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The Devil Makes Three sing the blues (by way of punk rock)

Go to www.livenation.com to see when the band is playing near you.Piper Ferguson

The Devil Makes Three may be touring in 2015, but the band sounds a bit like it could have been lifted straight out of the Depression. Lead singer Pete Bernhard grew up listening to blues music, then fell into the punk scene in Boston, all of which lead to a band (bassist Lucia Turino and guitarist Cooper McBean are the other members) that mixes Americana with the punk DIY mentality.

“I don’t even think I did it completely intentionally. My family introduced me to acoustic music, and then when I found punk music and the punk DIY scene, I was just so totally taken with it. When I started a band, those were the tools I had available to me,” says Bernhard.

He has a lot of praise for the punk scene generally. That core DIY mentality proved very helpful for the members of the band as they slowly built their way up into a healthy following. “I think that without it, we wouldn’t be a band,” says Bernhard. “I think that the fact that our band was generally confusing to most listeners when we started made it so that we didn’t have any support — no outside support, no label support, no tour support. Nothing like that. We really had to learn to do it all ourselves.”

The slow, grassroots model has also proved fruitful creatively, as their latest album, “I’m a Stranger Here,” takes some inspiration from all that time on the road.

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“I don’t think we had a busier year than the year before we recorded that album. We had just spent so much time on the road and a lot of material that snuck in is from that experience, for sure. You can’t help it, the life we live,” says Bernhard.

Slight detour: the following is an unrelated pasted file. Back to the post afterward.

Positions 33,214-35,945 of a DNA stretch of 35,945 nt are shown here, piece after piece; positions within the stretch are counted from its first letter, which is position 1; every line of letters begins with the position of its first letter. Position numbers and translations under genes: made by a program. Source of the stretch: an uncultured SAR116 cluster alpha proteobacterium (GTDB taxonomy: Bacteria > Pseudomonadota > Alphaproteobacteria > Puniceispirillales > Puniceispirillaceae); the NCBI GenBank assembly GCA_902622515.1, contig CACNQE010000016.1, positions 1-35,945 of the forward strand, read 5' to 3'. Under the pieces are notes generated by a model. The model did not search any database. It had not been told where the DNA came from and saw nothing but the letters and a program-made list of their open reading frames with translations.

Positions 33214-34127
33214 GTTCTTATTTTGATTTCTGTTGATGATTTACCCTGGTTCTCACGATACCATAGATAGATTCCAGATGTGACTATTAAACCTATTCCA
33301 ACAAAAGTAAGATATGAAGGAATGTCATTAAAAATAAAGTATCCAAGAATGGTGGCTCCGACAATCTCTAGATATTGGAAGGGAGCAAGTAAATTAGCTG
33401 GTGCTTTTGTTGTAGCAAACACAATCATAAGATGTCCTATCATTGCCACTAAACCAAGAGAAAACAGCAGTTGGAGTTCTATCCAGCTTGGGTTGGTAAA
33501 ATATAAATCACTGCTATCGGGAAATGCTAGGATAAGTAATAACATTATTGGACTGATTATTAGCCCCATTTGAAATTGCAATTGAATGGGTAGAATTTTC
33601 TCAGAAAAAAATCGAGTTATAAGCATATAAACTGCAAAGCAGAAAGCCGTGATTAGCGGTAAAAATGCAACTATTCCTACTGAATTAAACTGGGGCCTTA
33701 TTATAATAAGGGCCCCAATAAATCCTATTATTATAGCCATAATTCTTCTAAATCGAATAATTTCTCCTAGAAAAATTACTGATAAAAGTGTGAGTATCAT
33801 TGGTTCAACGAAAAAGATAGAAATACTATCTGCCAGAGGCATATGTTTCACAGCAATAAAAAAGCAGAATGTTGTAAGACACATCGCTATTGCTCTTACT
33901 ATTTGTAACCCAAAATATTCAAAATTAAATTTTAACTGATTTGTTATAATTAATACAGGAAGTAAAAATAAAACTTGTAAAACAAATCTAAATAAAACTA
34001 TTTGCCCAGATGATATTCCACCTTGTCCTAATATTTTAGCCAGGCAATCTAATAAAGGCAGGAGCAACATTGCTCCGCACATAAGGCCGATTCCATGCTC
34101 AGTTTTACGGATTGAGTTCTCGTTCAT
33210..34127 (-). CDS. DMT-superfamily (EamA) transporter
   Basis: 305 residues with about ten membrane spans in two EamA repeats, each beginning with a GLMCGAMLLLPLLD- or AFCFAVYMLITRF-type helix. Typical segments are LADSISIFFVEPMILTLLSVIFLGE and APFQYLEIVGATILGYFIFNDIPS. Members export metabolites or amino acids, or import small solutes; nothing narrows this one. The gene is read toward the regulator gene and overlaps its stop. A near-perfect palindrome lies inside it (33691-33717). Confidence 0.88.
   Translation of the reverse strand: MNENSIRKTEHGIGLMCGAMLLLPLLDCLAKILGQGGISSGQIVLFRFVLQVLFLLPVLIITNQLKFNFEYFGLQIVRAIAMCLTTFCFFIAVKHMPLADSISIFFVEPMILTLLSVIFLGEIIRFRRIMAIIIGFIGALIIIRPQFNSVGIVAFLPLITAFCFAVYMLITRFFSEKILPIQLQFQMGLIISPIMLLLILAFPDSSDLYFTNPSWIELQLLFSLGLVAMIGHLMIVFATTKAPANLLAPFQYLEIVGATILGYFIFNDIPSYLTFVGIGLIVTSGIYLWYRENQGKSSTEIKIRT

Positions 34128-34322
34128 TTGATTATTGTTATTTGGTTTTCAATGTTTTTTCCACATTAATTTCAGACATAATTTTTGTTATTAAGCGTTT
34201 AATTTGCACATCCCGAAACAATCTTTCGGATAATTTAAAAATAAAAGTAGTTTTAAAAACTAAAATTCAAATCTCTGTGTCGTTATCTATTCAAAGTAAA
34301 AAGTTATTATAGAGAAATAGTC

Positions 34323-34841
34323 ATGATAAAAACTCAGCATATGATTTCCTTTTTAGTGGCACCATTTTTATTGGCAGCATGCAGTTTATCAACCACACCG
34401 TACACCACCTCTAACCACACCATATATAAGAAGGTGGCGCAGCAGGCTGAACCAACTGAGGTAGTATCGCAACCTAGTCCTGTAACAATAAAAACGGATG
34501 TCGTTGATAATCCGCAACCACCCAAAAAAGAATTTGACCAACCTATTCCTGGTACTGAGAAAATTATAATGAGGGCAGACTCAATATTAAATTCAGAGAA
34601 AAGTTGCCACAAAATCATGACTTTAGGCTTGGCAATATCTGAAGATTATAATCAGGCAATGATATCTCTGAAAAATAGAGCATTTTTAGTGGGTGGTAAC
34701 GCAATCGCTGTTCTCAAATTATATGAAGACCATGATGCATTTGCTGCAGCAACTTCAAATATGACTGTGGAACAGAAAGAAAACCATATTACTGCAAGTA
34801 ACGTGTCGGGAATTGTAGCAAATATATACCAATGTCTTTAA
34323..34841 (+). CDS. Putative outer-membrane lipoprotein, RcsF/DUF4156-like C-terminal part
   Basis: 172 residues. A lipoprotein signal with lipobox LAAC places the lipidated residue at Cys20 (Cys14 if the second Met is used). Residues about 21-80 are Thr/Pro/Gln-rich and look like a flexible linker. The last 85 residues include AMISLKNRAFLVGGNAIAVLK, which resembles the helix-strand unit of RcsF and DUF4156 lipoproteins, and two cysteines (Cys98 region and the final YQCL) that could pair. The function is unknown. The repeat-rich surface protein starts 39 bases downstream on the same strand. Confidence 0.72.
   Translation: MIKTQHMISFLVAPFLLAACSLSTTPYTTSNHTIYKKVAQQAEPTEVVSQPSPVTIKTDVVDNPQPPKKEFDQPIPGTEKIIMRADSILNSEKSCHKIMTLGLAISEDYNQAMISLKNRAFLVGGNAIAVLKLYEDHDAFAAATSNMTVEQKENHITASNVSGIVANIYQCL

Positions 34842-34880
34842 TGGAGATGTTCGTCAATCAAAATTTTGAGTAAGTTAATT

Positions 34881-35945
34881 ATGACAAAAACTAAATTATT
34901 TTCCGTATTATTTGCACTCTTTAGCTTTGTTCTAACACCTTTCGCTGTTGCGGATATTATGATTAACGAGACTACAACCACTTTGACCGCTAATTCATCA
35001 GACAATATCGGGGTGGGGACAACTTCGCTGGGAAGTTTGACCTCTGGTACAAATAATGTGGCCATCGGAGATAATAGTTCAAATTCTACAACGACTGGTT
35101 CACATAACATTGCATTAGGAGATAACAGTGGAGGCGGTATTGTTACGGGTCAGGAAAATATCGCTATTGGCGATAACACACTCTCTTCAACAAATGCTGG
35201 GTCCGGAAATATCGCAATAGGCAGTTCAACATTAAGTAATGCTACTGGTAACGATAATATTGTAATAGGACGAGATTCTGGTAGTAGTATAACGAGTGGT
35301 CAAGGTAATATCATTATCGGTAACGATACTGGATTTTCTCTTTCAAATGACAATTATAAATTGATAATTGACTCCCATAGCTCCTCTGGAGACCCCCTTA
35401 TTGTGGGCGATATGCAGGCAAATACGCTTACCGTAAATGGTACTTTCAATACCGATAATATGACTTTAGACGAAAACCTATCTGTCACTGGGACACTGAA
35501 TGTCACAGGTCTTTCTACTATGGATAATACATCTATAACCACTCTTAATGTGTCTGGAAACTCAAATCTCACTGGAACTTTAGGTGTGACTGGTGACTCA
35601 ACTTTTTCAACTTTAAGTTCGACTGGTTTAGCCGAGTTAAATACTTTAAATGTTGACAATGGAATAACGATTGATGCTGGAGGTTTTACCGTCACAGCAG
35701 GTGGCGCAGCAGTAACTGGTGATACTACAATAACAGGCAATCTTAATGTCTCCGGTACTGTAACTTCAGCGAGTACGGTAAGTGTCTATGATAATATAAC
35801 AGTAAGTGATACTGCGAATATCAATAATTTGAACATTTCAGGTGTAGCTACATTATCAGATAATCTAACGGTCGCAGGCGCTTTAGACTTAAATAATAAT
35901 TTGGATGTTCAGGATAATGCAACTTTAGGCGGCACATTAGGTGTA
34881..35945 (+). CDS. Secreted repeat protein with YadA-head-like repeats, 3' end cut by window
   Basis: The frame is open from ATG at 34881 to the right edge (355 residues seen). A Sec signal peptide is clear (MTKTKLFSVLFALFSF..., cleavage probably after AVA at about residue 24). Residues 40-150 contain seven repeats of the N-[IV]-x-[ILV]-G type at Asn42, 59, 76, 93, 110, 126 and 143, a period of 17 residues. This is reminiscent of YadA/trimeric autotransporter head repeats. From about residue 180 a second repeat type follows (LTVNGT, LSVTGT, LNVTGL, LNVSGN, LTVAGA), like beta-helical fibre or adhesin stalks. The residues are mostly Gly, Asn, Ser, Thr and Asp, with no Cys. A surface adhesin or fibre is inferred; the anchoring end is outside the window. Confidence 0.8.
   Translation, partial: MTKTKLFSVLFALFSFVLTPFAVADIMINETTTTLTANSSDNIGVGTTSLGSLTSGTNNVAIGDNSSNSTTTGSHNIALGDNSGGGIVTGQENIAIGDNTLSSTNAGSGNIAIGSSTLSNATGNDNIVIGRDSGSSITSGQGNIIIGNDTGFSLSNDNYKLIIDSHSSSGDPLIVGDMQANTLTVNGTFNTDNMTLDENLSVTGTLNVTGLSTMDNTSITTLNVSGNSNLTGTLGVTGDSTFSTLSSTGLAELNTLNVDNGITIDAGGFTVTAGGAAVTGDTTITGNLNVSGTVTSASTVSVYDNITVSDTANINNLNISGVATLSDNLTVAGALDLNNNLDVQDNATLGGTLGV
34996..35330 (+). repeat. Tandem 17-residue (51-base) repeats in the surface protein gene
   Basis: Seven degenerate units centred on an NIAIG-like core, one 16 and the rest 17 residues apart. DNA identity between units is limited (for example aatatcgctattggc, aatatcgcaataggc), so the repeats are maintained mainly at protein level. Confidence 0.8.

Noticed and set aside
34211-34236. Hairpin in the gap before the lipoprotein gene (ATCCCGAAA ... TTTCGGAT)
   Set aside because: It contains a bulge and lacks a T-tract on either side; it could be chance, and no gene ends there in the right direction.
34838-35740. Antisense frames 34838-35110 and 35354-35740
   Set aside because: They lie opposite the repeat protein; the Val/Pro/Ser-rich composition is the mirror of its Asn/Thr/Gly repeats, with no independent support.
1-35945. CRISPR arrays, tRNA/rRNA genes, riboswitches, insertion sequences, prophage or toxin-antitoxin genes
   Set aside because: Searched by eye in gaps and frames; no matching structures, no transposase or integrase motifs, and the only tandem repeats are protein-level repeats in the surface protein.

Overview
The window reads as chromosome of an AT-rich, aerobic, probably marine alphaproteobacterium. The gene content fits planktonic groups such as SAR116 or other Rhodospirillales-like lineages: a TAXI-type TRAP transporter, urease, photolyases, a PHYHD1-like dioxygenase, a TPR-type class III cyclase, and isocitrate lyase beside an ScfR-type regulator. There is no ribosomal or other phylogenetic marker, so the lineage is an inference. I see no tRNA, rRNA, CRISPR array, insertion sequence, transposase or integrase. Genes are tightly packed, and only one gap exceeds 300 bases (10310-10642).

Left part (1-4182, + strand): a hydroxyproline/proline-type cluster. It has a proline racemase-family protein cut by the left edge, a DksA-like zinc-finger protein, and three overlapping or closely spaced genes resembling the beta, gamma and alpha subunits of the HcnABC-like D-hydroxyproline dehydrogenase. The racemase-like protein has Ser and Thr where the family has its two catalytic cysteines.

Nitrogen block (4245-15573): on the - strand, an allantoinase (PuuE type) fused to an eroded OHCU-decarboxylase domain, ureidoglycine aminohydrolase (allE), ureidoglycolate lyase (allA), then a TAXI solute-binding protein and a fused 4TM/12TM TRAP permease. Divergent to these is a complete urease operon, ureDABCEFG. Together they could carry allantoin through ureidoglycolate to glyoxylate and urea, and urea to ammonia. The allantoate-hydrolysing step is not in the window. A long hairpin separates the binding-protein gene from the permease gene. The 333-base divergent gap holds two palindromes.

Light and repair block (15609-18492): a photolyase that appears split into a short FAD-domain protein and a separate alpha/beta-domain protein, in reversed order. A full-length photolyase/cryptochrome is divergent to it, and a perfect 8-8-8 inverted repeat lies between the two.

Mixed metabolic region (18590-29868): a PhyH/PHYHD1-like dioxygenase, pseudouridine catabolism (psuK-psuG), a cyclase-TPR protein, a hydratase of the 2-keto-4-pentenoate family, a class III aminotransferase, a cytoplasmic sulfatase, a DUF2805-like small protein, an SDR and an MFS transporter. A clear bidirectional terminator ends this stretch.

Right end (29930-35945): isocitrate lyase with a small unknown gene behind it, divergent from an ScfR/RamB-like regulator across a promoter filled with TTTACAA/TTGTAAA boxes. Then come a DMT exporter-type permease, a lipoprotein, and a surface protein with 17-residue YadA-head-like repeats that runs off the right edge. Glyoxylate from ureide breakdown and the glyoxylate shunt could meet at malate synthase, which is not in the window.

The album generally is darker thematically than prior efforts, which Bernhard says had a lot to do with some rough times the band went through. “It was not a great time for the band, not as a musical unit, but we just had a hard couple of years with a lot of friends passing away, and things just sort of falling apart. And whatever’s happening in your life usually ends up on the album,” Bernhard says with a laugh.

But touring that heavily does take its toll. “It’s not always easy. I think you have to love the music a real lot. Because a lot of it is not very fun to do. As long as you love the music and you believe in it, it all seems worth it,” says Bernhard.

The case of the missing percussion section

The Devil Makes Three is fairly unusual in that they don’t have a regular drummer, though they do sometimes play with one onstage. “We started out with a drummer,” explains Bernhard. “He had to leave the group, but he was such a good musician, we had a hard time replacing him.” So they didn’t. They went on as a three piece, and Bernhard says it’s turned out to be beneficial to their sound. “I’m not a big fan of drums. I think that once you have a drummer, it’s just so easy to say what you sound like. Not having one kind of keeps people guessing. You don’t need drums to have rhythm.”

And of course, there’s one particularly big benefit for a band that was very DIY for years: “You don’t have to carry all that drum hardware, which is really heavy.”

Hometown heroes

The band got their start playing in clubs around Boston. Though Bernhard grew up in Vermont, he spent a lot of time as a teen driving into the city to see punk shows (for “shows where there were 19 bands and it cost like six bucks and lasted all day”), and one of the first places they played was at Cambridge institution the Middle East, where they began first in the Upstairs venue before moving Downstairs. “That was a great place. We actually played with Trampled by Turtles there way back when,” says Bernhard. “We met a lot of good bands there and had a lot of great shows there. That was the beginning for us. We went from there to the Paradise.”

 
 
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